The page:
William & Mary remains committed to our vision of student-athletes who pursue excellence in many different domains of their lives. This vision has stood the test of time for decades. We will continue to take a disciplined, mission-focused approach to weathering the current financial conditions with a focus on the future. William & Mary Athletics will emerge with a sustainable, nationally competitive program for our student athletes. Without this decision, we would not be in a position to achieve those goals moving forward.

The Student-Athletes and Coaches 


Our student-athletes and coaches were informed of the decisions earlier today. Unfortunately, videoconference was the medium we had to use, so as to ensure safe physical distancing under current state of Virginia pandemic guidelines in our region. In addition to the Director of Athletics, each team’s sports administrator, head and assistant coaches and members of our sports psychologist teams were also on hand. As you may imagine, this was difficult news for our students to receive.

We made clear the following to the impacted student-athletes:

  • It is our hope and intention that all of the impacted varsity sports programs will compete in the spring of 2021, should the pandemic allow sports to do so safely. We recognize how important it is to the affected student-athletes to have a final season of competition together. The programs will be discontinued at the varsity level in June of 2021.
  • For all impacted students on scholarship, William & Mary will honor those commitments to enable them to graduate as scheduled.
  • All student-athletes who elect to remain on their team’s roster for the upcoming 2020-21 campaign will continue to have access to the full complement of academic, medical, performance and coaching services, provided that they remain in good standing under NCAA, CAA and William & Mary rules and that circumstances related to COVID-19 allow.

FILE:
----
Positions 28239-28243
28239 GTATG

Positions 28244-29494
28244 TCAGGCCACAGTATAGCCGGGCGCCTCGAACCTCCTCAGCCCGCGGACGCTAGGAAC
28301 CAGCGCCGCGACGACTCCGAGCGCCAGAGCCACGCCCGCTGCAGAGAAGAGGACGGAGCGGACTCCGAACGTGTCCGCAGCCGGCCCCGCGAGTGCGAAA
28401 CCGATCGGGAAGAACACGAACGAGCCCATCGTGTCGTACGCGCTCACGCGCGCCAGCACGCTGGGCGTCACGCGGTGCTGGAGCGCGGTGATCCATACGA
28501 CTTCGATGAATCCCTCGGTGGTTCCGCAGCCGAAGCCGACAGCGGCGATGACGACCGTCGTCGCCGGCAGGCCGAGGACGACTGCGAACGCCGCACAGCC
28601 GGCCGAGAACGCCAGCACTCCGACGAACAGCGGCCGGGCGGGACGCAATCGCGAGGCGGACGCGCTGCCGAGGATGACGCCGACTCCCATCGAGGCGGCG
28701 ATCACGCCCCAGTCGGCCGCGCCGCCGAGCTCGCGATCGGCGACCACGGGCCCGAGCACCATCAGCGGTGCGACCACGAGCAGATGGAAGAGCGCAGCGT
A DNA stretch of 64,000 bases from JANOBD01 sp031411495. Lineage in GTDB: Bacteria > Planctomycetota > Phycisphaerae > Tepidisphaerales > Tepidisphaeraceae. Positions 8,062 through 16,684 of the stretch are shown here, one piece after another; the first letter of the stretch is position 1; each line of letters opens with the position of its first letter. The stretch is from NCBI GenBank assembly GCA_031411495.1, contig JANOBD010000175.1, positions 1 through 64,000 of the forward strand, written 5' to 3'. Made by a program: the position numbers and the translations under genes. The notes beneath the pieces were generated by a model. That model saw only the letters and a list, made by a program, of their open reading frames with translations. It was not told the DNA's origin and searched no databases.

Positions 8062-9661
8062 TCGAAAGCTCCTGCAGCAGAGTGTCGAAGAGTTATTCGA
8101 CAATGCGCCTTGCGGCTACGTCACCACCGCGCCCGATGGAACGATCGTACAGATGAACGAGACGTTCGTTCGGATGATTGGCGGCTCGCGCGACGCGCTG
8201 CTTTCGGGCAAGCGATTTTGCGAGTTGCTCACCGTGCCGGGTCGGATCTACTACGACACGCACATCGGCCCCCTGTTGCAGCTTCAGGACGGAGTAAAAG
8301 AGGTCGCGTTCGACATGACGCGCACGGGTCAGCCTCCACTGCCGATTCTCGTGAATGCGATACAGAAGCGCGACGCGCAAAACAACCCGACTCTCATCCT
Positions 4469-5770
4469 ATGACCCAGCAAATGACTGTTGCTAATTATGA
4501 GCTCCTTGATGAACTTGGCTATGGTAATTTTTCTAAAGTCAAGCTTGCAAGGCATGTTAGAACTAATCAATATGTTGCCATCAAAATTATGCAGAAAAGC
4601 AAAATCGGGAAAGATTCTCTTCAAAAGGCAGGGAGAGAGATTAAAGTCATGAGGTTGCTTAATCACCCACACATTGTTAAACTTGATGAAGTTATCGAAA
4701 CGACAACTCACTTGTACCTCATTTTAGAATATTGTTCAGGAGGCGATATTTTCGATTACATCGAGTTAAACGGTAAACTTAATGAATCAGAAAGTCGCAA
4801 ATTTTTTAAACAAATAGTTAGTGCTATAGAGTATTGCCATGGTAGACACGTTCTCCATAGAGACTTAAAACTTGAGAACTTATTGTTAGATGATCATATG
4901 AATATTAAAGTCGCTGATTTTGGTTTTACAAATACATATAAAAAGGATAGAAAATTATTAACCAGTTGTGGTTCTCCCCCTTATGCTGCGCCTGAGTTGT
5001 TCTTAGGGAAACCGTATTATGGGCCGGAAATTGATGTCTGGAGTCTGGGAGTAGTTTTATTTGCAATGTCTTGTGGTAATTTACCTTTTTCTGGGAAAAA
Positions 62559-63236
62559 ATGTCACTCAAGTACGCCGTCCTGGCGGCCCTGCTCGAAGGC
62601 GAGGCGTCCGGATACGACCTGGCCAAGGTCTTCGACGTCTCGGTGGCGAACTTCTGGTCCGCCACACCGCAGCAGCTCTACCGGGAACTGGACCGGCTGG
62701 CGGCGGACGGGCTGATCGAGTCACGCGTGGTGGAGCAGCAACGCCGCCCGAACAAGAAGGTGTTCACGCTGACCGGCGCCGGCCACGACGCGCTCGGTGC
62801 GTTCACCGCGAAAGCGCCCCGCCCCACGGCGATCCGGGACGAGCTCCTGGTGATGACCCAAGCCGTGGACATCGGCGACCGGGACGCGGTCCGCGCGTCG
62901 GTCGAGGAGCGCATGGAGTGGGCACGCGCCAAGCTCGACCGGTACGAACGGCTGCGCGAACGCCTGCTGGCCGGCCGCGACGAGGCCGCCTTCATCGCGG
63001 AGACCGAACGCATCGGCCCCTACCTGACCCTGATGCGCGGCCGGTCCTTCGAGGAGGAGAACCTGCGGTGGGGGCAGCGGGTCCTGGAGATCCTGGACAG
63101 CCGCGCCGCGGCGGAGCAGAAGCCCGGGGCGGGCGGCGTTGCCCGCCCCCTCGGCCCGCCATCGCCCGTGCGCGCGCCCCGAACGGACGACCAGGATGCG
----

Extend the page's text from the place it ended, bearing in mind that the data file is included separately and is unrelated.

• For those who wish to transfer to other institutions to complete their college athletics eligibility, we will fully support them in that transition. We will work to avoid associated costs for any student-athlete who chooses to withdraw from the university this semester.
  • For those who wish to transition to sport clubs, William & Mary currently sponsors club programs for Women’s Volleyball, Swimming and Co-Ed Gymnastics. While there is currently no club track program, members of the Men’s Indoor and Outdoor Track teams are able to compete unattached in open meets, should they elect to do so.

There is no good time to deliver such devastating news. We decided to move forward with the announcement now to provide our student-athletes and coaches with as much time as possible to explore options in the coming months, should they elect to continue their collegiate athletics careers elsewhere. We are committed to a final season for these programs (pandemic permitting), as we believe that our student-athletes deserve it.

Our students are the foundation of our success at William & Mary and we will support them in every possible way in the days, weeks and months ahead. It is our sincere wish that the 118 impacted student-athletes elect to remain a part of our community and earn their William & Mary degree. Yet we will actively support whatever path they choose.

We recognize as well the incredible men and women charged with coaching these teams with such dedication. Impacted coaches will be able to complete their current appointments and William & Mary will help them continue in their careers after the conclusion of the academic year in June 2021.

The Context